You can go with your personal bank since they’ll already be familiar with your banking history. Or choose a bank that’s historically known for lending to small businesses.
To improve your chances of getting a loan, choose an SBA-guaranteed lender.
5. Venture and Angel Investors
Venture capital and angel investing is best suited to high-growth companies or companies that are already profitable with good cash flow. Still, each investor has his or her own specialty in terms of region, industry and company age.
In any case, you’ll need a unique idea and a solid business plan to attract their investment. The SBA can help match you to potential private investors through their SBIC program. Investments are typically made over a three year period.
SBIC investments comes in three forms:
- Loans – SBIC loans range from $250,000 to $10 million, which must be paid back (with interest). Interest rates are 9 to 16 percent.
- Equity – SBIC will give you money for your business for a share of ownership (and control). Investments range from $100,000 to $5 million.
- Loan and Equity – A combination of the first two options. Loans come with interest rates of 10 to 14 percent and investments are $250,000 to $10 million.
6. Government Programs
Government grants can require some research to find the right one for you. Thankfully, the SBA has offices all over the United States that can coach you on available grants, plus provide business consulting and training. Grants.gov also has information on over 1,000 federal grant programs.
There are also small business grants available to entrepreneurs facing unique barriers. For example:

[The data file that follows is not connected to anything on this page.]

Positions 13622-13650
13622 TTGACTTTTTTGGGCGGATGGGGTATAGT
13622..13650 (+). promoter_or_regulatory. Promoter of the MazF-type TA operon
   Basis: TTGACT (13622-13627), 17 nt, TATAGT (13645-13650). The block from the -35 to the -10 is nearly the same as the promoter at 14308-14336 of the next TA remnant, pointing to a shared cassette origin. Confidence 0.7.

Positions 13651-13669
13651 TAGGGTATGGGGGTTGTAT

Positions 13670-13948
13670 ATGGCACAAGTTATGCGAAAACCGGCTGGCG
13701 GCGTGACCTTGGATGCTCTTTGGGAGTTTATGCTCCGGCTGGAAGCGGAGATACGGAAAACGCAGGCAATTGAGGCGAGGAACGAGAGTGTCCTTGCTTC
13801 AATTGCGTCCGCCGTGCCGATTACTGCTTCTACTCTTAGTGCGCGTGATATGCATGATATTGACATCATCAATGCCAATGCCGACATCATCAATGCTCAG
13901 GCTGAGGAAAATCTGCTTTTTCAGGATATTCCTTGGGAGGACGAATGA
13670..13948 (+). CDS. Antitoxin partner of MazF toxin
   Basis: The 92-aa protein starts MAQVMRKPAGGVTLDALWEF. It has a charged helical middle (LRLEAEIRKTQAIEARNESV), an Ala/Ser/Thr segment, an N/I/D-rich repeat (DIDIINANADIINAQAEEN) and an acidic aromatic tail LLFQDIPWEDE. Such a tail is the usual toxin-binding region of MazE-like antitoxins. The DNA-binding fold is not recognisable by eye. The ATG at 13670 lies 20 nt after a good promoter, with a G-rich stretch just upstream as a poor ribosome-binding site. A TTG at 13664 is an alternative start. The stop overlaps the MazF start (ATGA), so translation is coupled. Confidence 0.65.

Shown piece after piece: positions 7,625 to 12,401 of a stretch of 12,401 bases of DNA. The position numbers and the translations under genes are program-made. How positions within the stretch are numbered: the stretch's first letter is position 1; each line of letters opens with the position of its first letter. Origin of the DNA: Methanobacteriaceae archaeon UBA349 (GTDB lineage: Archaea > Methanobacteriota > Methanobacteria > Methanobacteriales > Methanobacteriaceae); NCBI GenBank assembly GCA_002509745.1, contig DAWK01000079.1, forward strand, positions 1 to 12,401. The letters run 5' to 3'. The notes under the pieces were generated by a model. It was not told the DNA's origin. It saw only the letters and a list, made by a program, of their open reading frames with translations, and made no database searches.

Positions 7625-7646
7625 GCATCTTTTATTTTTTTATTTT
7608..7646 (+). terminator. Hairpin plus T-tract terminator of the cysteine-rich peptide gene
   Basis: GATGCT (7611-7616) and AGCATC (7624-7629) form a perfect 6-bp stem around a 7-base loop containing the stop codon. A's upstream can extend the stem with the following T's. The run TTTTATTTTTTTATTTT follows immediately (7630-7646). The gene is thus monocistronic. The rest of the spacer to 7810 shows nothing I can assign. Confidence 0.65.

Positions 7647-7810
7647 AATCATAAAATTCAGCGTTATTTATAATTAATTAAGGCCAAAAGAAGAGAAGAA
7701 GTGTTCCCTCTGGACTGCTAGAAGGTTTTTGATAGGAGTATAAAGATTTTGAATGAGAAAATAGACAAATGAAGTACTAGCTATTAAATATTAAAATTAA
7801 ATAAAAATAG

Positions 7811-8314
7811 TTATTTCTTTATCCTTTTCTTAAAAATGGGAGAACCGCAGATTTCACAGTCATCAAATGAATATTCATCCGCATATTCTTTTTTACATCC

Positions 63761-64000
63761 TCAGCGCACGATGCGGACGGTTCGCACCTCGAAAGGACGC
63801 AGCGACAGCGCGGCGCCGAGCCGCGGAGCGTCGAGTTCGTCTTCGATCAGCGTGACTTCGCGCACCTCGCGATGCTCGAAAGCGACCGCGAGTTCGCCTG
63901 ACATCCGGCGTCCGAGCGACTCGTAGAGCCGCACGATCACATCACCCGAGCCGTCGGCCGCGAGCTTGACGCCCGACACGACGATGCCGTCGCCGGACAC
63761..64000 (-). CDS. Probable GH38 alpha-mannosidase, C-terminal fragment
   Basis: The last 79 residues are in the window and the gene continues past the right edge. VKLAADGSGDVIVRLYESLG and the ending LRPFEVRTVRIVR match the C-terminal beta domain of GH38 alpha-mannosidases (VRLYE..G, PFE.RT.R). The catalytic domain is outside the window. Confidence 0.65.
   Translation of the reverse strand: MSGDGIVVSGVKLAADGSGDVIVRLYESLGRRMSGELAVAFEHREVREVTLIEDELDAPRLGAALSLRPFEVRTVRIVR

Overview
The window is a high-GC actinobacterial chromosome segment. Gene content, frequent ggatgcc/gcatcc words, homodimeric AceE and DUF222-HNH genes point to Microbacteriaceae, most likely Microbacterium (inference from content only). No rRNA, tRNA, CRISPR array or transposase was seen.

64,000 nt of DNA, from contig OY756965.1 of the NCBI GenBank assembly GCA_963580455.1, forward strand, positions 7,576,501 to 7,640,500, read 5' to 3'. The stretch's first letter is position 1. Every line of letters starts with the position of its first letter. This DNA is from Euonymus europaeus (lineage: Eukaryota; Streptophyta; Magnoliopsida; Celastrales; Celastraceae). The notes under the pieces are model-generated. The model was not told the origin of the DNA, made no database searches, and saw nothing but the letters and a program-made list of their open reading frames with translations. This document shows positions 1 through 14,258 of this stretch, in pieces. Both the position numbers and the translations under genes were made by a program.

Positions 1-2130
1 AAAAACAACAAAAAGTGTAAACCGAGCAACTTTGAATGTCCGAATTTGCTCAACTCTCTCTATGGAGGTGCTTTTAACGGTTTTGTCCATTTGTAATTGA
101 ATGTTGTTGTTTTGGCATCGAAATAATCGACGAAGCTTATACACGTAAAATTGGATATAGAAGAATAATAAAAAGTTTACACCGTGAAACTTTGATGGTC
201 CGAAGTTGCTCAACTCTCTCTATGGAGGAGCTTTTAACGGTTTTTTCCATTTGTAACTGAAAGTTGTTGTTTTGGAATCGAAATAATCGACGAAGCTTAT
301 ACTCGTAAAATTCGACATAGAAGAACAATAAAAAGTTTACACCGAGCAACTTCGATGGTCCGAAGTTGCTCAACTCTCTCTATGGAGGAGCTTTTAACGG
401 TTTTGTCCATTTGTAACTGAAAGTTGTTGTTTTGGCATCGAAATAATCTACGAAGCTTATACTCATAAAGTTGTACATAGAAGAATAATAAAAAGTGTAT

Women’s Business Centres offer advice on local, state and private loans for women, especially those who are economically or socially disadvantaged.
Veteran’s Outreach Business Centers help match veterans to loans.
7. Corporate Programs
Select corporations offer programs that support small businesses, including low-interest financing. For example, Goldman Sachs has a program that gives affordable loans to businesses who might not qualify at traditional credit sources.
8. Crowdfunding and Crowdlending
Crowdfunding usually involves asking large groups of people for funds on dedicated crowdfunding websites. They usually receive a gift or the product you are developing in return for their investment.
Crowdlending functions much the same way except that your funders expect you to pay them back.
Here are some options:
- Kickstarter: the most popular choice. You add project details, your funding goal and deadline. You can then email family and friends with your page link. Payments to you are made via credit card. If you reach your goal, Kickstarter takes 5 percent and Amazon (Kickstarter’s credit card partner) takes 3 to 5 percent.
- Indiegogo: an alternative to Kickstarter.
- AngelList: matches you angel investors.
- Kiva Zip: ask for small loans with zero-percent interest.
- Accion: loans usually have an 11 to 16 percent interest rate, plus additional costs.
- Rollovers as Business Startups (ROBS).
Here, you use your 401(k), Individual Retirement Account or other retirement funds to finance a business without incurring taxes or Internal Revenue Service penalties.
The account gets rolled over into a new retirement fund that, effectively, becomes a shareholder in your business.
But be careful: ROBs are complicated and if you don’t set yours up right, you could owe penalties and a big tax bill.
An article in Daily Tax Report, “Examinations of Rollovers as Business Start-Ups Arrangements: A Guide to Surviving IRS Scrutiny” might be worth reading.
- Home equity loans.